Conducting market research is an extremely important precursor to getting a patent. It is the process that answers the question “Is this even worth it?” Indeed, without conducting market research, you are in essence making a blind guess that someone, somewhere will want to buy whatever it is you ultimately make. This is a costly error, and it is also a needless one. By taking the time to research your market, you can firm up exactly who that someone is and how they will buy your product. You can then proceed to market to them with the confidence that only real knowledge and insight can offer.
So what exactly is market research, and how do you conduct it? The best way to think about market research is answering a series of questions. Each one you answer will unlock some more of the puzzle that is creating and profitably selling something from your patent. That said, you should conduct market research in phases. The first phase is market information.
In this phase, you want to immerse yourself in trade journals, spec sheets, and periodicals about the industry your patent pertains to. You want to discover the prices of various commodities in the market that you will traffic in, the supply and demand patterns that determine the flow of the market. The goal of all this fact-finding is answering the following questions:
1. Who are my customers? (age, sex, income, etc.)
2. Where are they and how can I reach them? (what magazines/newspapers do they read?)
3. What quantity (and quality) do they want? (are there surveys that gather this data?)
4. What is the best time to sell? (Seasonal, yearly, etc.)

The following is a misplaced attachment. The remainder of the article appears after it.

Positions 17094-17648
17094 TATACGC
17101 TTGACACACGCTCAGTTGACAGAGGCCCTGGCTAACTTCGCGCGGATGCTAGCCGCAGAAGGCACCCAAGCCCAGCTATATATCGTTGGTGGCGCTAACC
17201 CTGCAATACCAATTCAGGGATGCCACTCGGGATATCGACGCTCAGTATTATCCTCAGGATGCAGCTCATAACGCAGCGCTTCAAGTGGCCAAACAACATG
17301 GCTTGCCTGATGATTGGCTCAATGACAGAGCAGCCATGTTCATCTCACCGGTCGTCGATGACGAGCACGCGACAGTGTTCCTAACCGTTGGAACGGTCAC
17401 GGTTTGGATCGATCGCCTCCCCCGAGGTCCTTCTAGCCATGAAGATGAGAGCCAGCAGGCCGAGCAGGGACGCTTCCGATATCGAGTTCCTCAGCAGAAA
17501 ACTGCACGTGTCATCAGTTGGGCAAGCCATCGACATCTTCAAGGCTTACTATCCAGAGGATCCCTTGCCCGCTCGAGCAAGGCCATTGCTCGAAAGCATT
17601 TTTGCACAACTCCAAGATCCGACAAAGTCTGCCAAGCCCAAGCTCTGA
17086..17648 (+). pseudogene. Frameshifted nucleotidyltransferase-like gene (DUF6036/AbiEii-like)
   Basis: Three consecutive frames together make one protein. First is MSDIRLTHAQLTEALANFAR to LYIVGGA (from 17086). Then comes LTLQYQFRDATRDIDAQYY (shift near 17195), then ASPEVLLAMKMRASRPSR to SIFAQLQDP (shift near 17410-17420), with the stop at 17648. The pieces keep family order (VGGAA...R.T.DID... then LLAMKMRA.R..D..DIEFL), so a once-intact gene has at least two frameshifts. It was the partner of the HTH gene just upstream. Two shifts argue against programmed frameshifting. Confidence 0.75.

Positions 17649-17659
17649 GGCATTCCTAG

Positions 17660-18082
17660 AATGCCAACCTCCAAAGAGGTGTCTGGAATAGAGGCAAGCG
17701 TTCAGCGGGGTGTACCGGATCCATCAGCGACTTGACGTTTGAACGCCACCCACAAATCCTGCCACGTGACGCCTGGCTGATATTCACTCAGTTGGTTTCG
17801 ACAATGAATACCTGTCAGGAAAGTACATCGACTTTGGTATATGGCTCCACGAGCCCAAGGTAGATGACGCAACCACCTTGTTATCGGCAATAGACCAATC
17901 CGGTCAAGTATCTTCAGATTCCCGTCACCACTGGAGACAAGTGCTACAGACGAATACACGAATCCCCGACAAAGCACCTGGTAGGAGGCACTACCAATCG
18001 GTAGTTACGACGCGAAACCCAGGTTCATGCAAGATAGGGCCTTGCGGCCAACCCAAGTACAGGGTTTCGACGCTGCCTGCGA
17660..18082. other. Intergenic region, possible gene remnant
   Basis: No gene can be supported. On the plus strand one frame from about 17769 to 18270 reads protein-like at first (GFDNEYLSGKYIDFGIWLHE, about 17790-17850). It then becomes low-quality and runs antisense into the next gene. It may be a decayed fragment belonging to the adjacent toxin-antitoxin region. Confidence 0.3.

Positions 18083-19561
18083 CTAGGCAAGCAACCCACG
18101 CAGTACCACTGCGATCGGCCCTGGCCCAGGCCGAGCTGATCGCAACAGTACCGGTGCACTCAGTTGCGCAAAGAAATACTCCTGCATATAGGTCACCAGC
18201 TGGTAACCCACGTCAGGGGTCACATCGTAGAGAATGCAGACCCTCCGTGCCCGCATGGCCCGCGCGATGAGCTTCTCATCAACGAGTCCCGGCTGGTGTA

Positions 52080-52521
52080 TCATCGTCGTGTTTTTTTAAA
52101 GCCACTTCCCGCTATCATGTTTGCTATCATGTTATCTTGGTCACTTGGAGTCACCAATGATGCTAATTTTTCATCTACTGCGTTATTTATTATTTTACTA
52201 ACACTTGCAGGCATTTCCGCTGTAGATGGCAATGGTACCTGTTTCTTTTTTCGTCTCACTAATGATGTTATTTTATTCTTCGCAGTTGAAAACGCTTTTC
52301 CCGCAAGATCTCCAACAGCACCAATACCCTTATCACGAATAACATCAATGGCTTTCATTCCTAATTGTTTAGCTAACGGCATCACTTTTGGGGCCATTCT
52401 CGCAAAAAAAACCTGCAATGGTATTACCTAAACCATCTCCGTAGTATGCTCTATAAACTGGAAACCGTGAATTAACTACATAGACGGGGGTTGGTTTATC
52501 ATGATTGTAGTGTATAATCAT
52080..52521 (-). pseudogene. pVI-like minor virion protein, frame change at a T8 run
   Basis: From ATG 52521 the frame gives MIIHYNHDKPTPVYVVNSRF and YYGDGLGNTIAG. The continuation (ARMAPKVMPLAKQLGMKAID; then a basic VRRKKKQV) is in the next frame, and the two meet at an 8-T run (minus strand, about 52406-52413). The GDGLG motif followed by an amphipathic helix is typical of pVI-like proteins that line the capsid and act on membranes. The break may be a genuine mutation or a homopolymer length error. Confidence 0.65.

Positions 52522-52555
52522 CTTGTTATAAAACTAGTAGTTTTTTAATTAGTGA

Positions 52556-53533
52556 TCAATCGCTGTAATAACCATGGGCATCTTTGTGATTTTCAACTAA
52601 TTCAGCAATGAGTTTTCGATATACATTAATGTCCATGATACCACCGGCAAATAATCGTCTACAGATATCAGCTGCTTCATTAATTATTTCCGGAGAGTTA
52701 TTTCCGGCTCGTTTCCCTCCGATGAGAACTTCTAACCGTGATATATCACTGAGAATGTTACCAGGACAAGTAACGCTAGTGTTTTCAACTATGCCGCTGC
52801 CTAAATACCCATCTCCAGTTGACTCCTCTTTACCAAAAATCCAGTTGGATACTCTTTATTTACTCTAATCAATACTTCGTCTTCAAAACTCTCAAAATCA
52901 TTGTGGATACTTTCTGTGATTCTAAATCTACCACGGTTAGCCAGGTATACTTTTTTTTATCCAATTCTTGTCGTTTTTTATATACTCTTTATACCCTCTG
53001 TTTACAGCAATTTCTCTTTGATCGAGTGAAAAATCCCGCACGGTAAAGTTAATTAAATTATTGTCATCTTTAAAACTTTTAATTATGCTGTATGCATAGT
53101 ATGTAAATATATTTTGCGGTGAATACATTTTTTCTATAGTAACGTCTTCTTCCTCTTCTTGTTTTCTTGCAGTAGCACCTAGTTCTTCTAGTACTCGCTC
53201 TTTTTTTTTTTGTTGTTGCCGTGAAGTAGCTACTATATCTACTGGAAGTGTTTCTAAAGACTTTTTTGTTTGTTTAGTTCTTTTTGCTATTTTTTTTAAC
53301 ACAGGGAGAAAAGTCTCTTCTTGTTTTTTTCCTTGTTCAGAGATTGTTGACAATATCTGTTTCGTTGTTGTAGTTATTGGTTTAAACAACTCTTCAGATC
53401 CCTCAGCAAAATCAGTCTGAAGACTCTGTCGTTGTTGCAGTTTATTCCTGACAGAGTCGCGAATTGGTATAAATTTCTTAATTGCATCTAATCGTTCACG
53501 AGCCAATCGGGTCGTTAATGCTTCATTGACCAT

The importance of gathering information about your market cannot be stressed enough. As evidence, just imagine trying to seriously go out and sell a product to a market you know nothing about. How would you know where to sell? How would you know how to package it, and in what quantity? How would you know what warranties or guarantees to offer? None of these questions need to be mysteries to you, and if you are going to succeed, they cannot be.
Another important aspect of market research is market trends. This is the upward or downward movements of your specific market during a period of time. Now, the size of a market is obviously more difficult to determine if your product is brand new. But even in this case, you will have to derive your figures from the number of customers in an existing market. Let’s say you have invented a chip that gets implanted into your brain so you can control the TV with your thoughts. This is a new product, to be sure, but you can and must use existing markets to gauge your likelihood of success. For example, you would seek sales figures and segment data about the universal remote control market, which is arguably the closest comparison to what you have invented and want to sell.
In addition to market size, you want to determine information about your competitors. Are your major competitors growing in profitability and size, or shrinking? Which customers are they trying to reach? What are their profit margins? What channels do they advertise through? This information can be obtained by first-hand observation (ie, studying their fliers or commercials, interviewing present and former employees, etc.) or through other sources.
As mentioned earlier, industry trade journals are an excellent source of market research data. Most public and college libraries offer massive electronic databases where these journals can be read, studied, and printed for your analysis. These are often considered the definitive sources for conducting market research, so you would be well-advised to consult them.
In addition to libraries, many trade journals and industry sources can be accessed via the Internet. Yahoo, for example, offers an abundance of such material segmented by industry. Simply click the industry you want to research (law, jewelry, automotive, etc.) and you can browse a list of sources pertaining to them.